Primarily the work of bassist/keyboard player John Paul Jones, No Quarter first surfaced during the sessions for Led Zeppelin’s untitled fourth album (aka “Led Zeppelin IV”) at Headley Grange, in Hampshire, but came into its own during the Houses Of The Holy sessions in 1972, when the band slowed it down and Jones added synth, bass and piano effects. The song’s title, derived from the military practice of showing no mercy to a vanquished opponent, and singer Robert Plant’s ominous lyric (“Walking side by side with death/The devil mocks their every step”) perfectly matched the music’s dark, otherworldly feel. Live, No Quarter mesmerised audiences, becoming a centrepiece of all Led Zeppelin concerts from 1973 up to their final tour.

18: Celebration Day

A tight, compact rocker from 1970’s Led Zeppelin III, Celebration Day lived up to its title, with the band in upbeat, confident mood and Robert Plant’s lyric (“We’re gonna dance and sing in celebration/We are in the promised land”) reflecting the euphoria he felt when the band visited New York City for the first time. Influential producer and lifelong Led Zeppelin fan Rick Rubin later told Rolling Stone that the track “feels like a freight train, even though it’s not one of their heavier songs. There’s tremendous momentum in the way they play together.”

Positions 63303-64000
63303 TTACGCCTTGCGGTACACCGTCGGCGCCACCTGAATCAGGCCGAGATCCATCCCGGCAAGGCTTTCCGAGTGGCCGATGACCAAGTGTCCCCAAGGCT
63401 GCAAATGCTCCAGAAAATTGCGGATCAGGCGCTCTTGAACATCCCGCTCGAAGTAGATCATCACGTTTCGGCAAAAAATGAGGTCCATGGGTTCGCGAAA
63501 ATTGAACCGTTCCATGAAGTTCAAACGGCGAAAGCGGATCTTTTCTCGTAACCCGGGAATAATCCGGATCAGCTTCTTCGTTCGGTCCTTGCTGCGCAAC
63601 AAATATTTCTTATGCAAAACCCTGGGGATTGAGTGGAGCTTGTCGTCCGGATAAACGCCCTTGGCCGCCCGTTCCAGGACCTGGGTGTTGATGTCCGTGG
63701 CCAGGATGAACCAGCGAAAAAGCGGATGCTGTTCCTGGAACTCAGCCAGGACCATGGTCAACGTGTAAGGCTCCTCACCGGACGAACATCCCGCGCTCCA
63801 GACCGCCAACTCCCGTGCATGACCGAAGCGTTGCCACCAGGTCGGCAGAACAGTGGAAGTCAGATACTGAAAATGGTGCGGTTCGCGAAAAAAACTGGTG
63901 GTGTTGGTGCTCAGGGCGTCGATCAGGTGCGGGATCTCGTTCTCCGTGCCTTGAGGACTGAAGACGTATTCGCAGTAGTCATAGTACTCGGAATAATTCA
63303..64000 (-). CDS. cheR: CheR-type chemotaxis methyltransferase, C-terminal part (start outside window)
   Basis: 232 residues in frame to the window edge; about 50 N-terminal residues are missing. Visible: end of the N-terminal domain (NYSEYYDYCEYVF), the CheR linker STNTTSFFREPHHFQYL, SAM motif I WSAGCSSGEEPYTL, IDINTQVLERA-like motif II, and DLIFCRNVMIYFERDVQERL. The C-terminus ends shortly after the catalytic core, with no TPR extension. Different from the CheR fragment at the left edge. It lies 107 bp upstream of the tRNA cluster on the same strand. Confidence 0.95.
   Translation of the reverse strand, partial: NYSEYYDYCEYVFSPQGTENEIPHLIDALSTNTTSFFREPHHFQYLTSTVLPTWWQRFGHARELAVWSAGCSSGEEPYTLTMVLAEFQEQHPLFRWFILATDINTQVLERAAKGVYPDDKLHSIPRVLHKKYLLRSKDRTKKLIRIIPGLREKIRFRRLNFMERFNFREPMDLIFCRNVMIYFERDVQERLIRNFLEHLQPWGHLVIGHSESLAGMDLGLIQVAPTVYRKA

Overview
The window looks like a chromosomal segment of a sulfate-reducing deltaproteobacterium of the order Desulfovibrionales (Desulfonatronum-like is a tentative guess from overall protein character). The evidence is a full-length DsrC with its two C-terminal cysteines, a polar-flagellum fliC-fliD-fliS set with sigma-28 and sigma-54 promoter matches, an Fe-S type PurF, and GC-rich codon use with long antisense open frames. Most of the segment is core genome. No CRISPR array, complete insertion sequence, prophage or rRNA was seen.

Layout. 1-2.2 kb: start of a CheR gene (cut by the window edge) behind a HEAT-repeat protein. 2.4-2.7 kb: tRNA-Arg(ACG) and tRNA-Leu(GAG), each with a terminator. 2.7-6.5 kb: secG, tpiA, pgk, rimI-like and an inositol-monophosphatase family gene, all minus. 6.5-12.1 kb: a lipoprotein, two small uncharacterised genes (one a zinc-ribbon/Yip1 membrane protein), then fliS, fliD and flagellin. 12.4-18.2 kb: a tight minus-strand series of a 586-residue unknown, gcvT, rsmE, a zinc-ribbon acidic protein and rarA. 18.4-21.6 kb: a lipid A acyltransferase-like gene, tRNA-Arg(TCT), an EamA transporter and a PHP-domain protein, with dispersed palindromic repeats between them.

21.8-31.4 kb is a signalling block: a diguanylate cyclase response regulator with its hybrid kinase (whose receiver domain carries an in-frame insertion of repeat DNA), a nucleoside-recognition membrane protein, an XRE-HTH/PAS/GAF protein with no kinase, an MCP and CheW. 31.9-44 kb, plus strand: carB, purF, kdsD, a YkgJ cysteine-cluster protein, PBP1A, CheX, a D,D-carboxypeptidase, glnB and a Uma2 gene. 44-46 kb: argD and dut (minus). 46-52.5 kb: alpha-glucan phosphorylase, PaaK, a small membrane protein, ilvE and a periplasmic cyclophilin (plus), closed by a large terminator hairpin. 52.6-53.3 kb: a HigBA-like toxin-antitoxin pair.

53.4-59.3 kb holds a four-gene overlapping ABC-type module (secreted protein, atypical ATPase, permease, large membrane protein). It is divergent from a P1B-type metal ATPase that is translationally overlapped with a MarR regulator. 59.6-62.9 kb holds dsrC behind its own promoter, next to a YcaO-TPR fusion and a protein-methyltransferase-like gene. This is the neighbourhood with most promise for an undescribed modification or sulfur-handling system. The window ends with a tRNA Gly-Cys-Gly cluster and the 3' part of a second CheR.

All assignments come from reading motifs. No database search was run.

17: Trampled Underfoot

Anyone believing Led Zeppelin stood merely for muscle, volume and overkill needs to hear Trampled Underfoot. One of numerous highlights from 1975’s superlative Physical Graffiti, this flamboyant and convincingly funky workout is as sassy as they come. Easily standing Led Zeppelin’s best songs, it finds Jones’ Stevie Wonder-esque clavinet and Jimmy Page’s wah-wah-drenched guitar riding a monster disco groove, leaving just Plant’s Robert Johnson-inspired, automobile-based innuendos (“Mama, let me pump your gas”) as the song’s only discernible link to the blues.